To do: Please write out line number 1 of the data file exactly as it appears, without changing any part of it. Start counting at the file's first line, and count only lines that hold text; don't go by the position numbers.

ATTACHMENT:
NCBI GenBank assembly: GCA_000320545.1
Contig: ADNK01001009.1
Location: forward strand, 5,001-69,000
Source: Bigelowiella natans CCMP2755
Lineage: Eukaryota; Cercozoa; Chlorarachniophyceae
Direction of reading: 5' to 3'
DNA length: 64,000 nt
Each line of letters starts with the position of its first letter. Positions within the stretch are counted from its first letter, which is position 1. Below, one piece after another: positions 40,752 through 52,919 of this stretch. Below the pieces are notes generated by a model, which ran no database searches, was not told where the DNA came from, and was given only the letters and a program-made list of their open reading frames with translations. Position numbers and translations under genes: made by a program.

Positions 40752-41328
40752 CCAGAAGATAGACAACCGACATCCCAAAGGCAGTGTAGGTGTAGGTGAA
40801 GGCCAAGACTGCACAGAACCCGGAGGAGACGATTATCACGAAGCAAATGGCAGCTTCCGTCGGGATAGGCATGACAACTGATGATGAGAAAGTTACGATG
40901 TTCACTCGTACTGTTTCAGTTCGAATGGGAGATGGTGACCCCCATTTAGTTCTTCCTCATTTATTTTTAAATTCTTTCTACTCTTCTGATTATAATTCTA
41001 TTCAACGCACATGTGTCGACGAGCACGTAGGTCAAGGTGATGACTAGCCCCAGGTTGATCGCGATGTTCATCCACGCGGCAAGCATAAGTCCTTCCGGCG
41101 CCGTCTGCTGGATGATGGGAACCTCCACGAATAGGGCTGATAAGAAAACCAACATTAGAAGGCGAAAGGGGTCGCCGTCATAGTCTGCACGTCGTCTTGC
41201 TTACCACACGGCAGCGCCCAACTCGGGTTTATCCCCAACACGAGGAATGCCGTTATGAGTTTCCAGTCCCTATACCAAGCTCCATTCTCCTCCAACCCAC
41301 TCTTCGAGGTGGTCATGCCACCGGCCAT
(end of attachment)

NCBI GenBank assembly: GCA_000320545.1